On September 15, 2020, Criminology Professor Rod Brunson led an hour-long virtual discussion called “Hugging the Block: Improving Public Safety and Police-Community Relations.” His discussion was the first of a series of events called “Tea on Tuesdays,” hosted by Northeastern University’s College of Social Sciences and Humanities.
During his talk, Professor Brunson explained the various dimensions of urban policing, requiring honest and thoughtful public discourse beyond the oversimplified explanations that are commonly used to dismiss police wrongdoing. It’s evident that aggressive policing strategies have contributed to volatile neighborhood environments, profoundly unraveling citizen trust, and exacerbating unfairness in the criminal justice system. The way we examine policing today has become extremely polarized. As a result, meaningful critiques of misguided crime-control strategies are being unjustly characterized as unpatriotic and anti-law enforcement. Given this backdrop, Professor Brunson offered a nuanced analysis of Black citizen-police experiences in a way that humanizes both parties – a dimension often missing from many current discussions of police-minority citizen relations.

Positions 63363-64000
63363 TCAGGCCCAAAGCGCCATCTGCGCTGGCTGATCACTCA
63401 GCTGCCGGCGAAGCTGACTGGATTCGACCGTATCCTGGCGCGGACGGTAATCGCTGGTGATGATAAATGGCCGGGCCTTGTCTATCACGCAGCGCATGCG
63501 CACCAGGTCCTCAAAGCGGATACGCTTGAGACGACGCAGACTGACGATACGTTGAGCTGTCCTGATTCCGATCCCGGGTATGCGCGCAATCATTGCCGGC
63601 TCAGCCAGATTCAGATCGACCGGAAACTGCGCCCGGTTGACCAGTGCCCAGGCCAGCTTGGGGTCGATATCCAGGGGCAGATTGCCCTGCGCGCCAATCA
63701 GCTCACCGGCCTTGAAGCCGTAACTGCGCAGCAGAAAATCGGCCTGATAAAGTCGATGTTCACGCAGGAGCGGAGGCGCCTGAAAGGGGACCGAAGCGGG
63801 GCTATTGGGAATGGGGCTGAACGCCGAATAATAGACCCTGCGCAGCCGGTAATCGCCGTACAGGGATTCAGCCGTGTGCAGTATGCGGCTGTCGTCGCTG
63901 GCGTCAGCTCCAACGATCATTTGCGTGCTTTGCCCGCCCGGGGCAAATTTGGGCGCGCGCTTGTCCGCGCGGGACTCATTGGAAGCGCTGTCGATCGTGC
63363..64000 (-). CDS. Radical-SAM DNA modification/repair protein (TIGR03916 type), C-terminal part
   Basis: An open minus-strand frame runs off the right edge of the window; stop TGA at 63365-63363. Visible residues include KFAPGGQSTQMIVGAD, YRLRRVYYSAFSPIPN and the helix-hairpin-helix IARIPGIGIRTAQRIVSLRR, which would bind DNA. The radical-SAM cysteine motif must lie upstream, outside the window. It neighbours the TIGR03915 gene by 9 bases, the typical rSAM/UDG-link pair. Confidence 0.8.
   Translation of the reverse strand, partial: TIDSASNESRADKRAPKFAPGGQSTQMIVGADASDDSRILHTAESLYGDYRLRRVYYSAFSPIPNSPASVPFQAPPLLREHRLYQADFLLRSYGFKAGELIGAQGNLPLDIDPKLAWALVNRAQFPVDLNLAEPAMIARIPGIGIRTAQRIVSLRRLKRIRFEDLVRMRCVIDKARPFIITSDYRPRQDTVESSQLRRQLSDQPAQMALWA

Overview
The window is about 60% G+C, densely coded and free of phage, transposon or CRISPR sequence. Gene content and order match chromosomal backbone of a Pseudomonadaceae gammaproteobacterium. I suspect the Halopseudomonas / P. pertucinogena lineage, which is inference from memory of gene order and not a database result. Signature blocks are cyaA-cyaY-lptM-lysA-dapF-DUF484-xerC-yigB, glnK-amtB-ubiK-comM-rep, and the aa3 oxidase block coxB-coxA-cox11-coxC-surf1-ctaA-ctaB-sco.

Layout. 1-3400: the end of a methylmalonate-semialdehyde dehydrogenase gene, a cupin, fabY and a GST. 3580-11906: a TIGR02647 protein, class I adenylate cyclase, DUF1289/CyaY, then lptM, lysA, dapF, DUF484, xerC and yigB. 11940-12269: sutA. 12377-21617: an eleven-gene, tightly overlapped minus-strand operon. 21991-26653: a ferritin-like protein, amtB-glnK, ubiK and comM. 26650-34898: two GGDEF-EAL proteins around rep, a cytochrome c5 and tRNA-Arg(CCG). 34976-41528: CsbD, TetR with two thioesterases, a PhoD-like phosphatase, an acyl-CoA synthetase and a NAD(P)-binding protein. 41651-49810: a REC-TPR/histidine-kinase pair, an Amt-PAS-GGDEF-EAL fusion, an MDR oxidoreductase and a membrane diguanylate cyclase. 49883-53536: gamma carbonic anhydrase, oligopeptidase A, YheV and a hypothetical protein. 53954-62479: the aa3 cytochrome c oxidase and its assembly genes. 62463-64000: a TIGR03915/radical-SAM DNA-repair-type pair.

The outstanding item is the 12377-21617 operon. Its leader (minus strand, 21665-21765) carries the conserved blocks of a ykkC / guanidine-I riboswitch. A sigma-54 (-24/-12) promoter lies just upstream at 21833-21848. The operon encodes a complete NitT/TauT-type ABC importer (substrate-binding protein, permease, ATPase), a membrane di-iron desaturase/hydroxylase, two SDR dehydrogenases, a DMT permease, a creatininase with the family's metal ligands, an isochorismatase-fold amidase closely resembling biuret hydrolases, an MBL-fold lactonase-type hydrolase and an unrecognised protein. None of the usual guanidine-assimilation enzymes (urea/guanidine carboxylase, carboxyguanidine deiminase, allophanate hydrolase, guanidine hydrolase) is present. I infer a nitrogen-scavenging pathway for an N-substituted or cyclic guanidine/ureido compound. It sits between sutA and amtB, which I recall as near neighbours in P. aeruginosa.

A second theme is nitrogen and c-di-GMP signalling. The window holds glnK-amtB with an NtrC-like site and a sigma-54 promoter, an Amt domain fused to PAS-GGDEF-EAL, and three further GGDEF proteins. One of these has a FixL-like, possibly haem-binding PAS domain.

Professor Rod K. Brunson is the Thomas P. O’Neill Jr., Professor of Public Life in the School of Criminology and Criminal Justice and the Department of Political Science at Northeastern University. He is also the Director of Graduate Mentoring and Diversity Initiatives in the College of Social Sciences and Humanities. He is a Fellow of the American Society of Criminology and has produced a steady stream of research informing criminal justice policy and crime control practices. Brunson’s scholarship appears in the British Journal of Criminology, Criminology, Criminology & Public Policy, City & Community, Evaluation Review, Urban Affairs Review, and the Journal of Research, Crime and Delinquency.
To attend the remaining events in the Tea on Tuesdays series, visit the University Calendar.